Basically, whether it is genocide or not largely depends on whether or not you believe in "cultural genocide" as being genocide. The argument would be that Stalin's intent was not to destroy the Ukrainian people (as was the Nazi intent with Jews), but to simply destroy any foundation for a concept of Ukrainian nationalism. By strict definition, it would not be a genocide (there is a thread on here where we discussed what the accepted definition is and there is an actual official definition), but obviously some have bent that a bit for political reasons.

Personally, I don't think Stalin intended to kill all the Ukrainians, that would have been impossible. However, I do think it is likely he took the opportunity with everything going on to eliminate any threat of Ukrainian nationalism posing a threat to his plans.

Quote:
PS. Here is the translation of the first two articles; the third one with caption "Ukrainian villagers are united in their fight against the Polish troops ( tens are dead, over thousands wounded; mass arrests in the villages) is too blurry, I can't decipher it.

( Thanks to you NJ I've learned more Ukrainian yesterday than in my entire life))))
Thank you very much for taking the time to do that. I'm sure it was an interesting exercise and at least you got to learn something new, lol.

Quote:
Death from famine hovers over Hutsul region

The new details are surfacing regarding the famine that took place in tens of townships of mountainous part of Western Ukraine - Hutsul region. There are whole families found in the houses, that are swollen from starvation. The crowds of cold and hungry Hutsuls are walking from village to village, begging for bread or potatoes. The raging typhus is taking lives of hundreds of people, young and old alike. Jewish newspaper "Weekly" cites its correspondent, who after his visit to the township Yasenovo writes the following; "It's dark all over the place, not a single light. They have nothing to light up in the house. They don't have any gas, ( you can see) only the campfires in front of the houses - something that the most primitive societies would use...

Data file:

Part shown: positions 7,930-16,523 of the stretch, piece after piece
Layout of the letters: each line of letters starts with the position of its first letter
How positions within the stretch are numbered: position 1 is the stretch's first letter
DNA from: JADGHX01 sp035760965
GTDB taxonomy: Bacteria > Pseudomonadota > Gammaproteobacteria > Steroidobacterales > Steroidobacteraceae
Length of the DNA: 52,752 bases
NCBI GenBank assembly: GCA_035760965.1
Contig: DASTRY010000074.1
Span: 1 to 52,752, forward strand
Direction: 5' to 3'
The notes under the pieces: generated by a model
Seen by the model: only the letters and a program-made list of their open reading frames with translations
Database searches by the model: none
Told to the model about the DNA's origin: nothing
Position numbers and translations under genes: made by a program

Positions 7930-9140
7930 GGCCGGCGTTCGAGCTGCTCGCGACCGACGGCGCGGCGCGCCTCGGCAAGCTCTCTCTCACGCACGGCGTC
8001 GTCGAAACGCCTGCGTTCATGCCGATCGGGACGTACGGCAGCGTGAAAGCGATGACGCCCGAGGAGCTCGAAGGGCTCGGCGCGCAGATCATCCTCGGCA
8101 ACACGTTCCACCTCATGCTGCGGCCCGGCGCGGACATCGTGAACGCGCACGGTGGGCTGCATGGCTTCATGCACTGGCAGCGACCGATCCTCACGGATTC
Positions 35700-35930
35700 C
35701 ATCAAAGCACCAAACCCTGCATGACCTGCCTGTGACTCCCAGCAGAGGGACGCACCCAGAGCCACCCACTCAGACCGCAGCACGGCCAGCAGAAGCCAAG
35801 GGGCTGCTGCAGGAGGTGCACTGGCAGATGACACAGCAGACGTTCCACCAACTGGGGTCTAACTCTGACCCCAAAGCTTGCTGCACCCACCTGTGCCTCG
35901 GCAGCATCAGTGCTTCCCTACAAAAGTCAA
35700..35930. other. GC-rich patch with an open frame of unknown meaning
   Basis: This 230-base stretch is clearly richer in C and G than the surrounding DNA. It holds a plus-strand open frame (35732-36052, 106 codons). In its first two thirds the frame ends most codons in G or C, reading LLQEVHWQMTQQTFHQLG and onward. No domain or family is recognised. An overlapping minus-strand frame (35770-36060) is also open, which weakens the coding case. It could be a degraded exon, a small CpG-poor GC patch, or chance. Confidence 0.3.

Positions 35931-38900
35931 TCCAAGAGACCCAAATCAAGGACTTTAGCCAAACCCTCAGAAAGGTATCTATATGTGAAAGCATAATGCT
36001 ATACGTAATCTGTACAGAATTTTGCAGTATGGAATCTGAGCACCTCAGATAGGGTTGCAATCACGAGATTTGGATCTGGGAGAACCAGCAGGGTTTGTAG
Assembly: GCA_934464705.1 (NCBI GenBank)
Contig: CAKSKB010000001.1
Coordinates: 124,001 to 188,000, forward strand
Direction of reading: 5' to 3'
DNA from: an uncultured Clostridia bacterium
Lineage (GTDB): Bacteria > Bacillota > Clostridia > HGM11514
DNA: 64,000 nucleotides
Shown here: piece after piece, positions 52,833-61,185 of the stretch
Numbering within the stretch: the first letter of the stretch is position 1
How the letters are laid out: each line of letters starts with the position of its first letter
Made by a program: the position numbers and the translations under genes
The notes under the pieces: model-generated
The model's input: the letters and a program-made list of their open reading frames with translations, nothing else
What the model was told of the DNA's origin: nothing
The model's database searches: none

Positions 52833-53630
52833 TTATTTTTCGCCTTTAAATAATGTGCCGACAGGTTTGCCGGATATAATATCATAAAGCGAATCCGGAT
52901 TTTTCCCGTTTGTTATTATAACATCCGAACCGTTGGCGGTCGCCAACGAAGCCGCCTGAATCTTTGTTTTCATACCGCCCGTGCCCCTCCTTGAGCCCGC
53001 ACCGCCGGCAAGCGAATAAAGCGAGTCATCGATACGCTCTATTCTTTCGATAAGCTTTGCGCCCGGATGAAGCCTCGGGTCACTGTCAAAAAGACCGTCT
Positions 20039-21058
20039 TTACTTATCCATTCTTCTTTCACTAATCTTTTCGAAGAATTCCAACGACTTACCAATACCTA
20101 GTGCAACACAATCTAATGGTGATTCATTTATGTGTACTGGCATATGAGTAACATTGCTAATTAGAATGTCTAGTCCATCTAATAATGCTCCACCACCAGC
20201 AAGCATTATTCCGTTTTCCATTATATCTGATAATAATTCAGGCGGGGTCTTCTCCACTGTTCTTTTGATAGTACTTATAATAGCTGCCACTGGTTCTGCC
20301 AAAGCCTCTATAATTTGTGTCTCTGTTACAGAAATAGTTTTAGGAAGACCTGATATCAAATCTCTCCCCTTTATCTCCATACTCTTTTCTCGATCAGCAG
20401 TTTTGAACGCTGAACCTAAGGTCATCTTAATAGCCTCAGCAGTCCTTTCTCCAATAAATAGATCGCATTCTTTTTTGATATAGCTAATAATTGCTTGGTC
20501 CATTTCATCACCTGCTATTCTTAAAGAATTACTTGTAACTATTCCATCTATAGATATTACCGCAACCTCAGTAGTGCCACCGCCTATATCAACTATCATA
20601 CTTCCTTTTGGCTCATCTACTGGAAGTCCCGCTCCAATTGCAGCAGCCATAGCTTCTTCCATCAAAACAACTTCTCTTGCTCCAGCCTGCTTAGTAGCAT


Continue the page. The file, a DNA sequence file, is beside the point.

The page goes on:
..the lucky ones can boil "chira" - the corn flour with water or potatoes with no salt.
Religious "Nova Zorya" is reporting the situation from township Krivorivnya, Kosivski region, where today's Hutsul life is carachterized by misery. The authors, who visited the houses of the township, found 49 families without a single potatoe to eat. These families are starving; the only members of the family that can eat are the ones who begged something from the neighbors. In one of the houses they've found a women who lost her mind from starvation, Hanna Ivanichuk who was sitting in a cold house with a young child....